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Effort-reward imbalance at work and cardiovascular diseases.
Int J Occup Med Environ Health. 2010; 23(3):279-85.IJ

Abstract

Working conditions and employment arrangements make a significant contribution to the burden of cardiovascular disease, in particular in modern societies where mental and emotional demands and threats are becoming widespread. Occupational research has identified health-adverse features of modern work with the help of theoretical models. One such model, effort-reward imbalance, has been developed by this author and his group and has been widely tested in epidemiological and experimental studies. The model claims that stressful experience at work is elicited by a lack of reciprocity between efforts spent at work and rewards received in return, where rewards include money, promotion prospects, job security, and esteem. Results demonstrate elevated risks of coronary heart disease among employees exposed to effort-reward imbalance. Moreover, in ambulatory and experimental investigations, elevated heart rate and blood pressure and altered secretion of stress hormones were observed under these conditions. Although additional scientific evidence is needed, available findings call for practical measures towards improving quality of work, most importantly at the level of single companies and organisations. This conclusion is supported by first results from intervention studies that are guided by this theoretical approach. In view of the burden of cardiovascular disease attributable to unfavourable working conditions, such efforts are well justified and need to be extended in order to promote healthy work.

Authors+Show Affiliations

Department of Medical Sociology, University of Duesseldorf, Duesseldorf, Germany. siegrist@uni-duesseldorf.de

Pub Type(s)

Journal Article
Review

Language

eng

PubMed ID

20934954

Citation

Siegrist, Johannes. "Effort-reward Imbalance at Work and Cardiovascular Diseases." International Journal of Occupational Medicine and Environmental Health, vol. 23, no. 3, 2010, pp. 279-85.
Siegrist J. Effort-reward imbalance at work and cardiovascular diseases. Int J Occup Med Environ Health. 2010;23(3):279-85.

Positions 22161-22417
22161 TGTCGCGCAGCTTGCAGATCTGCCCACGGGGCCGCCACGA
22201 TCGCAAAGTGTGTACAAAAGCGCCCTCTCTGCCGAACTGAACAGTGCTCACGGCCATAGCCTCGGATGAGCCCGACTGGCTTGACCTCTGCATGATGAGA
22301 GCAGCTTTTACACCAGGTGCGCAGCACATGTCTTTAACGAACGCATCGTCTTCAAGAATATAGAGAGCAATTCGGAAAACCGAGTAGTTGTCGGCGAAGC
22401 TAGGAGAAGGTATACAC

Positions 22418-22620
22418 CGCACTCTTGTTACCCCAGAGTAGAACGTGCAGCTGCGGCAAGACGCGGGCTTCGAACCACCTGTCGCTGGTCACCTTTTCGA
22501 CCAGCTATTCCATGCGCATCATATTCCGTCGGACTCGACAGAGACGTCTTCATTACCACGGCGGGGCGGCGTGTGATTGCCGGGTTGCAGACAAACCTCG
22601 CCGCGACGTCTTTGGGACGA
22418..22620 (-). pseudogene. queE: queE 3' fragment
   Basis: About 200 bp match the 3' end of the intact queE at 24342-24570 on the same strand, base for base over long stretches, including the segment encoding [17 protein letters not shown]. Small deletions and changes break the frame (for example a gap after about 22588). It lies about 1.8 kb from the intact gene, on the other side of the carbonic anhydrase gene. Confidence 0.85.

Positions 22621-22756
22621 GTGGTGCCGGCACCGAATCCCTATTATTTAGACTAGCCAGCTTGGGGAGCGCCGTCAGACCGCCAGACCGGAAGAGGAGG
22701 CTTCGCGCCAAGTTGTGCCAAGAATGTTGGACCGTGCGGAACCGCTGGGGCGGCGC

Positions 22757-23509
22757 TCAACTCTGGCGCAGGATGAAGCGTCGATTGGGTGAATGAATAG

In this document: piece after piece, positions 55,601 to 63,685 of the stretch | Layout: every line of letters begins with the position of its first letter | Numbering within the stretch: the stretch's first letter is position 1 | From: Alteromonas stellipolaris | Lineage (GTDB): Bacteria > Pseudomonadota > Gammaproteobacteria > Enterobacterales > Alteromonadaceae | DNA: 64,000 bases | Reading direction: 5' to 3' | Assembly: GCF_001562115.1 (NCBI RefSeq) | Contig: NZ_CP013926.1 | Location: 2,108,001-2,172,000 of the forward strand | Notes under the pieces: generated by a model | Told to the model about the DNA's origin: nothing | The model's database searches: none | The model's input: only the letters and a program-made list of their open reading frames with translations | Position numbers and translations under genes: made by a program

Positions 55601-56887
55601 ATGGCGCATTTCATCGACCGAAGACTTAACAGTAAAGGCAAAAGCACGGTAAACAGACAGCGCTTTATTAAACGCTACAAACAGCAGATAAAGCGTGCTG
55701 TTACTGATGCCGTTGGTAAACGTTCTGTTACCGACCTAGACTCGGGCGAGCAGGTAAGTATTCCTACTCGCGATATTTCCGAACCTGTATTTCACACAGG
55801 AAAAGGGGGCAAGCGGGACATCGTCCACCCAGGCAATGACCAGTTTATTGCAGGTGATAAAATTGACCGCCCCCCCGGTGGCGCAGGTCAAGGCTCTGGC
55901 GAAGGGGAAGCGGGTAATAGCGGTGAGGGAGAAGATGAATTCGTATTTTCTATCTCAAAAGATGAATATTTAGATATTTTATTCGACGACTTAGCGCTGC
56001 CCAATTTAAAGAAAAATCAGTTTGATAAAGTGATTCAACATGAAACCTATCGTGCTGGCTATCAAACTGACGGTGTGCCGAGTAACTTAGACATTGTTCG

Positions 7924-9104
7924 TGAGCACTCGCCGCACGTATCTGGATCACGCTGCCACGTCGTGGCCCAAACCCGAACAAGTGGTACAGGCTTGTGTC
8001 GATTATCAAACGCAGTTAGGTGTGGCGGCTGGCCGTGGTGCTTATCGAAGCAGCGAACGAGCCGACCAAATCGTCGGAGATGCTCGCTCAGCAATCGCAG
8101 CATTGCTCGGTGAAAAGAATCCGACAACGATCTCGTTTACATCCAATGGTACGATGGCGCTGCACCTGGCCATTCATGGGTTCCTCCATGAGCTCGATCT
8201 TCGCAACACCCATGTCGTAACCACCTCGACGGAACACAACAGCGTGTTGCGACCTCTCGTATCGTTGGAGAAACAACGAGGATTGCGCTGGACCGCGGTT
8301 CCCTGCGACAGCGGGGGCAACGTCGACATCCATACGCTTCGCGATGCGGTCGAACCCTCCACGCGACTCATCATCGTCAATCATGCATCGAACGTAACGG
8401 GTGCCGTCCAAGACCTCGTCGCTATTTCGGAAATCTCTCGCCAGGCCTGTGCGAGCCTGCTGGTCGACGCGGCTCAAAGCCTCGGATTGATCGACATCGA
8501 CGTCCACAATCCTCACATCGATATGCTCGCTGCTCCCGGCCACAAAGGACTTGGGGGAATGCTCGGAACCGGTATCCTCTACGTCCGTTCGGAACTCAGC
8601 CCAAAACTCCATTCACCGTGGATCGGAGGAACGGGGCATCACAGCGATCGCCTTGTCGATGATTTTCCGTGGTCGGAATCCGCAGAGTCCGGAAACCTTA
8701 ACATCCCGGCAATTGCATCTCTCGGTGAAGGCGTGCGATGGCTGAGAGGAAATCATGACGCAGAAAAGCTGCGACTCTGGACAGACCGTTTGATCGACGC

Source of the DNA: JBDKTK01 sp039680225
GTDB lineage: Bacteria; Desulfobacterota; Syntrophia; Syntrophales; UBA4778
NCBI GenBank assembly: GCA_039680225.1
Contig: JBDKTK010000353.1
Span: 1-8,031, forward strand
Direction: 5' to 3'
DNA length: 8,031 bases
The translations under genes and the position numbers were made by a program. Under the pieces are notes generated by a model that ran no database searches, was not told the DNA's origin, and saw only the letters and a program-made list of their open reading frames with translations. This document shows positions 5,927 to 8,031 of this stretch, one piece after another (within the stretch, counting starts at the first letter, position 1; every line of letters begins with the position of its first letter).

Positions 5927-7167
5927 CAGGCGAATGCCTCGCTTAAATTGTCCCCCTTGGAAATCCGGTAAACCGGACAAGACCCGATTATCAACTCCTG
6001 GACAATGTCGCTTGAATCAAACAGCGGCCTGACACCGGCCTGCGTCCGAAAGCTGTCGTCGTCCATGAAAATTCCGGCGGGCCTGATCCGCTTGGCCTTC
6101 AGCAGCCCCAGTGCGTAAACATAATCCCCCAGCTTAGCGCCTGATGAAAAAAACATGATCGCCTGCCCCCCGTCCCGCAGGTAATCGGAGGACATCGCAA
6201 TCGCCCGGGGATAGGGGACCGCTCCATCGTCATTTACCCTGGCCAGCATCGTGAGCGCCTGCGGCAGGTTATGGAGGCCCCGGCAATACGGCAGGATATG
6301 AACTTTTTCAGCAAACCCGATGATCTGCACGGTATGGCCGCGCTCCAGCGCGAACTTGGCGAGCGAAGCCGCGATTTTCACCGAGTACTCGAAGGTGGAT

Siegrist, J. (2010). Effort-reward imbalance at work and cardiovascular diseases. International Journal of Occupational Medicine and Environmental Health, 23(3), 279-85. https://doi.org/10.2478/v10001-010-0013-8
Siegrist J. Effort-reward Imbalance at Work and Cardiovascular Diseases. Int J Occup Med Environ Health. 2010;23(3):279-85. PubMed PMID: 20934954.
* Article titles in AMA citation format should be in sentence-case
TY - JOUR T1 - Effort-reward imbalance at work and cardiovascular diseases. A1 - Siegrist,Johannes, PY - 2010/10/12/entrez PY - 2010/10/12/pubmed PY - 2011/7/2/medline SP - 279 EP - 85 JF - International journal of occupational medicine and environmental health JO - Int J Occup Med Environ Health VL - 23 IS - 3 N2 - Working conditions and employment arrangements make a significant contribution to the burden of cardiovascular disease, in particular in modern societies where mental and emotional demands and threats are becoming widespread. Occupational research has identified health-adverse features of modern work with the help of theoretical models. One such model, effort-reward imbalance, has been developed by this author and his group and has been widely tested in epidemiological and experimental studies. The model claims that stressful experience at work is elicited by a lack of reciprocity between efforts spent at work and rewards received in return, where rewards include money, promotion prospects, job security, and esteem. Results demonstrate elevated risks of coronary heart disease among employees exposed to effort-reward imbalance. Moreover, in ambulatory and experimental investigations, elevated heart rate and blood pressure and altered secretion of stress hormones were observed under these conditions. Although additional scientific evidence is needed, available findings call for practical measures towards improving quality of work, most importantly at the level of single companies and organisations. This conclusion is supported by first results from intervention studies that are guided by this theoretical approach. In view of the burden of cardiovascular disease attributable to unfavourable working conditions, such efforts are well justified and need to be extended in order to promote healthy work. SN - 1896-494X UR - https://www.unboundmedicine.com/medline/citation/20934954/Effort_reward_imbalance_at_work_and_cardiovascular_diseases_ L2 - https://medlineplus.gov/stress.html DB - PRIME DP - Unbound Medicine ER -